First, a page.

Newswise — Walk into almost any household that includes teenage boys and you’ll find one or more video game consoles. Walk into that household past 10 p.m. and you’re likely to find one or more teenage boys playing those video games. Walk into the parents’ bedroom, wake them up and then ask them what they think of their sons playing video games, and most likely they’ll tell you it’s a waste of time - before they kick you out of their house. But is it truly a waste of time?
Betsy DiSalvo, doctoral candidate in the College of Computing at Georgia Tech, has a hunch that she can use their interest in video games to spur an interest computer science. And since African American males are under-represented not only in the computer industry, but also graduate schools, she and her colleagues have started a game testing group known as Glitch that introduces teenaged African American boys to the gaming industry as game testers for companies such as Electronic Arts, Game Tap and Cartoon Network. They’re finding that more than half of the game testers are now interested in furthering their education in computer science. DiSalvo is presenting her findings next week at the Digital Games Research Association (DiGRA) conference in London.
“Research tells us that African American males graduate from college at a lower rate than African American females. We also know that these same youth play video games at a higher rate than white males, so we wondered if we could use this interest in video games that they already have to increase their interest in computer science,” said DiSalvo.
Along with researchers from Tech and Morehouse College, DiSalvo introduced a group of 12 students aged 16-17 to game testing, giving them experience in working in the gaming industry for about 20 hours per week. In addition, the students learned programming skills using Alice, a drag and drop programming language. They also learned how to use Jython to manipulate images in a media computation workshop.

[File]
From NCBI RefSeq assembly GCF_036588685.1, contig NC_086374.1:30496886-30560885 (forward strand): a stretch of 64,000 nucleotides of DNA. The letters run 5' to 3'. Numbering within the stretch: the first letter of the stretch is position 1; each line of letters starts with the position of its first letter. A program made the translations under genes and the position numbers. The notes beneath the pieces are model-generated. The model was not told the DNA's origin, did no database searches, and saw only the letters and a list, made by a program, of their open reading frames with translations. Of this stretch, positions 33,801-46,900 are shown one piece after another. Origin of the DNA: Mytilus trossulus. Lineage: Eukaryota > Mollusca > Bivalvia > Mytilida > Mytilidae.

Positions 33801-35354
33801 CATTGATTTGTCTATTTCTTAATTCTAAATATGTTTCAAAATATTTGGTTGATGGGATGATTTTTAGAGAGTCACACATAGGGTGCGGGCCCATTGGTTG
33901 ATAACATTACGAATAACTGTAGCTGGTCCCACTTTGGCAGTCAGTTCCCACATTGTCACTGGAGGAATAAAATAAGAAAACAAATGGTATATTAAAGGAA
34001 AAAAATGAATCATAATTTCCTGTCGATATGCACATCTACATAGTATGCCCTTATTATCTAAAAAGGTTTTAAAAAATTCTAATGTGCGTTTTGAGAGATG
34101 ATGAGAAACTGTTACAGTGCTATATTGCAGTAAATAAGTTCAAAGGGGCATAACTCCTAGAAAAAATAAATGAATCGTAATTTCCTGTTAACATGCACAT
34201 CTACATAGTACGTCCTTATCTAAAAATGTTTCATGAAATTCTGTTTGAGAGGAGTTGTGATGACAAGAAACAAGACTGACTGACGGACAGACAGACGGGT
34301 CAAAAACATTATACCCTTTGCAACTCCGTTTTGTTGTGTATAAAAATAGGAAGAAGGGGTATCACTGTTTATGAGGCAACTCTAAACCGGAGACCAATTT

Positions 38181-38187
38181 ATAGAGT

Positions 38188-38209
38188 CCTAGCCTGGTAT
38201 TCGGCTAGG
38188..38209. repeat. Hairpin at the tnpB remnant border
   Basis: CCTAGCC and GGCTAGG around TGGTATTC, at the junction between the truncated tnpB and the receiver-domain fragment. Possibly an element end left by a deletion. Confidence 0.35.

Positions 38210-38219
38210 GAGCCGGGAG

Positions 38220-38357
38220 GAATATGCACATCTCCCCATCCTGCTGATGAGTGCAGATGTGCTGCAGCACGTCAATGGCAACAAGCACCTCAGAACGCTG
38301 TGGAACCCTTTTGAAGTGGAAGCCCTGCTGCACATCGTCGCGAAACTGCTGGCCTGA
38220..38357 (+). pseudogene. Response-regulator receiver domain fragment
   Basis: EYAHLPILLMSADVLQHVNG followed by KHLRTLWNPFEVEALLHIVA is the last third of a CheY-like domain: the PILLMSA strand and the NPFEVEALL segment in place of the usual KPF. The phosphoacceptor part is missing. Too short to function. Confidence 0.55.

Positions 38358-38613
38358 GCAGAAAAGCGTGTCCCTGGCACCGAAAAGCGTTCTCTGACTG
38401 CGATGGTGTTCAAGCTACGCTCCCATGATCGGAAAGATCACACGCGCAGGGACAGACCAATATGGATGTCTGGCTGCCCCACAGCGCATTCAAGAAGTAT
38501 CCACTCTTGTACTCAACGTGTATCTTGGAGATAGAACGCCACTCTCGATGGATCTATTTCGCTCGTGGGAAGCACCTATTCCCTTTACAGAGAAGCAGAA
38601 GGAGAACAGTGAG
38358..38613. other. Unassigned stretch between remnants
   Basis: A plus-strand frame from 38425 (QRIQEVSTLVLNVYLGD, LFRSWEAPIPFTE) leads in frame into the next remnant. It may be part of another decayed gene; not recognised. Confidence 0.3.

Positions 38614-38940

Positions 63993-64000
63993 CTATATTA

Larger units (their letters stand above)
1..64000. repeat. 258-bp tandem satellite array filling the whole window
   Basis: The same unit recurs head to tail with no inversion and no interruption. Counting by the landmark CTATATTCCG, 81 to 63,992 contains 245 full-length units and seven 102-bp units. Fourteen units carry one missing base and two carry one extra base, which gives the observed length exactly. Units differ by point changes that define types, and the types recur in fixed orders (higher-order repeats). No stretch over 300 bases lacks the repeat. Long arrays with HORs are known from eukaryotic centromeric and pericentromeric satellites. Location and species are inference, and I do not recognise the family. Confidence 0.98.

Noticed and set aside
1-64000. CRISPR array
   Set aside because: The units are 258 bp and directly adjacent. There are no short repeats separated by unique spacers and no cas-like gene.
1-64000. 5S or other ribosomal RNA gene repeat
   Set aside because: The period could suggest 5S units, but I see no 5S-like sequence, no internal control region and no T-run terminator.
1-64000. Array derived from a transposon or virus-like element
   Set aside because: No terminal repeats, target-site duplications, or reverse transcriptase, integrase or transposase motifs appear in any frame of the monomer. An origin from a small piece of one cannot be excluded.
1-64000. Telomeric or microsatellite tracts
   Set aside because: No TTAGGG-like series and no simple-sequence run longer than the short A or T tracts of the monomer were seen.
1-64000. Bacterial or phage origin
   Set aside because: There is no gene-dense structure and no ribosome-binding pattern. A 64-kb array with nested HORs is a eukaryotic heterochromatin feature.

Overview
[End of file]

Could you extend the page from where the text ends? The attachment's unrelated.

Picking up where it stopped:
“We found these students’ play practices were very different from those of white youth,” said DiSalvo. “They began playing games at a younger age, they tend to play more often with parents or other family members, they prefer to play competitively with others in the room rather than online, they consider games as an extension of competitive sports and they tend not use cheats, hacks or gaming guides.”
What DiSalvo saw jibes with current research that shows that many young African American males don’t look at games as computation, or something that can be manipulated. Yet many people who go on to have careers in computing say that modifying existing programs, or creating hacks, was how they initially got into the field.
After learning how to game test from Electronic Arts, the students got first-hand experience with computer bugs and helping create games by spending six weeks testing a preproduction site for GameTap. In all they logged close to 1,000 bugs and conducted tests for the sites more than 1,000 games.
They also spent two weeks testing Cartoon Network’s Fusion Fall and Good Egg’s Elf Island. In addition they spent a week testing Polyghost, an iPhone application for Last Legion Games.
“It is a childhood dream job, playing games all day, but you learn it is a lot more than that,” said one of the game testers known as Spock to protect his privacy. “But you know it has been great here and I really think that computer science is something I am looking forward to.”
All in all, DiSalvo is pleased with what the program has been able to teach so far.
“They saw what computer science is on several levels,” said DiSalvo. “First, the workshops showed them they could code. Also being able to be creative by engaging in programming and problem solving motivated a number of students. Others just realized they could work in technology because they were doing game testing work as high school students.”
Throughout the year, DiSalvo will continue working with the same group of testers for eight hours per week. They’ll be getting real-world job experiences as well as real-world payment from the game companies.
“All of them were very proud of what they contributed to Game Tap and other games,” said DiSalvo. “They felt like it was real work that had a real impact on the video games that were produced.”
Betsy DiSalvo is a doctoral candidate in Georgia Tech’s College of Computing. Her advisor is Amy Bruckman. The research is funded by the National Science Foundation’s Broadening Participation in Computing program.